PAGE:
The single is out now on Dumont Dumont, who also released ViVii’s debut EP, Savant.

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Vök – “Night and Day” (Hafnarfjörður / Akranes, Iceland)

RIYL: BROODS, Oh Wonder, Tove Lo

Iceland has no shortage of great electronic bands, and Vök are one of them. Their past music bridged the glacial ambient-electronica of their homeland with the enchanting and dark indietronica and trip-hop of England. However, as the trio of Margrét Rán (vocals/guitar/keyboard), Andri Már (saxophone/APC), and Einar Stef (drums) prepare for the release of their new album, they’re writing a new chapter and wading into new territory, specifically the genre that bands like BROODS and Oh Wonder have carved out niches.

Like what they’ve done in the past, Vök deliver a memorable, electro-pop stunner with “Night and Day”. It is an intimate and sultry tune that would be perfectly placed in one of London’s finest nightclubs. The synths and beats gently pop to create the shimmering and sensual soundscape. Rán’s vocals are soft and lush, and her lyrics are likewise tantalizing. As she dreamily sings, “And you’ll be mine”, you can do nothing but cave in to her desires and wishes. Come March 2019, you can fully give yourself to Vök because that is when their yet-to-be-titled new album is expected to drop. Nettwerk Records will release it.

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WHARVES – “Sooner Or Later” (Lennox Head, Australia)

RIYL: David Bowie, Pulp, Gang of Youths, City Calm Down

Ten days ago, the best Australian band that the world has yet to discover released their new EP, Sooner or Later. We could have written a review on the record, but we’ve shared most of the songs on it already. Yeah, we’re fans because Matthew Collins (vocals/guitar), Mike Watson (guitar), Scott Finch (bass), and Fraser Rojo Perrott (drums) are historians and chameleons, channeling everyone from David Byrne and Talking Heads to Arctic Monkeys and Editors. On the record’s title-track and finale, they channel a couple of the other legends plus two of Australia’s very best.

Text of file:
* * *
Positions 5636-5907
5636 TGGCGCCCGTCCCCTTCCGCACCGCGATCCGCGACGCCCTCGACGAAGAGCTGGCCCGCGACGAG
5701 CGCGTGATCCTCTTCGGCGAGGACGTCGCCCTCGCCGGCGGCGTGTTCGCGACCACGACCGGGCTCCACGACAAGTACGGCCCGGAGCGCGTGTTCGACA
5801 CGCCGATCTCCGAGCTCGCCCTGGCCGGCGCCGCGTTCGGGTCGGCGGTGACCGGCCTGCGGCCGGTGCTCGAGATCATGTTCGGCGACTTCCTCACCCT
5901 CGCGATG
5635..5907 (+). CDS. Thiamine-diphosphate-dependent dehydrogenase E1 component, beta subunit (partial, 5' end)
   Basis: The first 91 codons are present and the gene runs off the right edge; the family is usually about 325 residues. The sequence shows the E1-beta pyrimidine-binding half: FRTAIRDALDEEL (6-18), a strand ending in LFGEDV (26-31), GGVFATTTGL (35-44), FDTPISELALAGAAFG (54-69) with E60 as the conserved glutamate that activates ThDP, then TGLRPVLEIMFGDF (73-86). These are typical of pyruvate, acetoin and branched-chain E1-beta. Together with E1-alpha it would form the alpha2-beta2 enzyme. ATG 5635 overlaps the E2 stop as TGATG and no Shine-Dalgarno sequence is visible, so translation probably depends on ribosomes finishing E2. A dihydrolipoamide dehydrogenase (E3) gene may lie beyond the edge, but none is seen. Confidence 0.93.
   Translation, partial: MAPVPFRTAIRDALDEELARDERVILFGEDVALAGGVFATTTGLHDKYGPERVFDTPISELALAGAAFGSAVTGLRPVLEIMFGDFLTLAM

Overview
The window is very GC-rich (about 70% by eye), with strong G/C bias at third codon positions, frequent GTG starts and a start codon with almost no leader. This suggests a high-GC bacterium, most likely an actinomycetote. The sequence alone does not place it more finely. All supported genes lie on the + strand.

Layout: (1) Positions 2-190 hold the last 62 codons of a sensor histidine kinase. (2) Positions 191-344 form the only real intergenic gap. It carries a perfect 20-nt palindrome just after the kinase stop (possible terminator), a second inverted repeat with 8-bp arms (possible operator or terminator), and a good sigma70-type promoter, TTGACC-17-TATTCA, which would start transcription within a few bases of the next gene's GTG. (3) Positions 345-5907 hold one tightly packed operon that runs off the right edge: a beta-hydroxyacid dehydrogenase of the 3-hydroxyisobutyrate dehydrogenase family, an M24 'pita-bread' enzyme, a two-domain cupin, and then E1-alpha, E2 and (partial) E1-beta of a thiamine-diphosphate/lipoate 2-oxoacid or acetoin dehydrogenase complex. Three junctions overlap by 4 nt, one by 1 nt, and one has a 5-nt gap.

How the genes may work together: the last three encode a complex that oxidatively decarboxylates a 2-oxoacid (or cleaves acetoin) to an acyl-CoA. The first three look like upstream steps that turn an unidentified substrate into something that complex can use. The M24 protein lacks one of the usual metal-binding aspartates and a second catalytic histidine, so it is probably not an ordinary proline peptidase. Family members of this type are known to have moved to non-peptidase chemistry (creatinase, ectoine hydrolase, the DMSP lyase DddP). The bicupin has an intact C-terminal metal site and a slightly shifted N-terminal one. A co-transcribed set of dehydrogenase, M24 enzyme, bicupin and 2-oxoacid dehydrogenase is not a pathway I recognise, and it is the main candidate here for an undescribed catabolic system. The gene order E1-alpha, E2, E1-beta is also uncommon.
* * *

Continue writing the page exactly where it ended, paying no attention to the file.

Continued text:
“Welcome people, staring at the stars from our house of cars”, Collins sings at the very beginning of “Sooner or Later”, and the words immediately bring to mind Pulp’s classic “Common People”. But as the song progresses and builds like one of Gang of Youths’ or City Calm Down’s anthems, it takes on the life of a David Bowie tune. More specifically, it is the sequel to the Starman’s iconic “Heroes”, mimicking the wonderful anthemic, art-rock approach and inspiring message. As the song soars, Collins hollers, “We’ve go to figure it out”, as to challenge us to find the answers to the world’s problems. As to say to us that we are the solutions; we are the heroes.

Head to Bandcamp to pick up Sooner or Later. You won’t regret it.

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Wyldest – “Headrush” (London, England)

RIYL: Men I Trust, Portishead, The xx

Some bands leave permanent scars on your psyche, where when you see their name – even after nearly a year without hearing from them – your eyes bulge and your ears perk up. London dream-pop trio Wyldest are one such group. In July 2017, they released their gorgeous EP, Dark Matter, and now they are putting the final touches on their debut album. To give us a taste of what to expect, they have shared the stunning “Headrush”.

Whereas in the past they dazzled, this time around they haunt and mesmerize. The pace is suspenseful and spine-tingling, as the combination of the dissonant guitar and throbbing bass line create the eerie atmosphere. Front woman Zoe Mead’s voice also is distant, but the words she speaks are to herself as she attempts to deal with her fear of the unknown and being unknown. She beautifully sings:

“In amongst the crowd
I’m hiding, I’m hiding, I’m hiding from…
I will not become the shadow.”

Come March 1st, 2019, Mead (vocals/bass/guitar), Mariin Kallikorm (guitar/bass), and Jack Gooderham (drums) will no longer linger in the shadows because on this date their first full-length record, Dream Chaos, unveils itself. Hand In Hive will release it, and pre-orders / pre-saves are available here.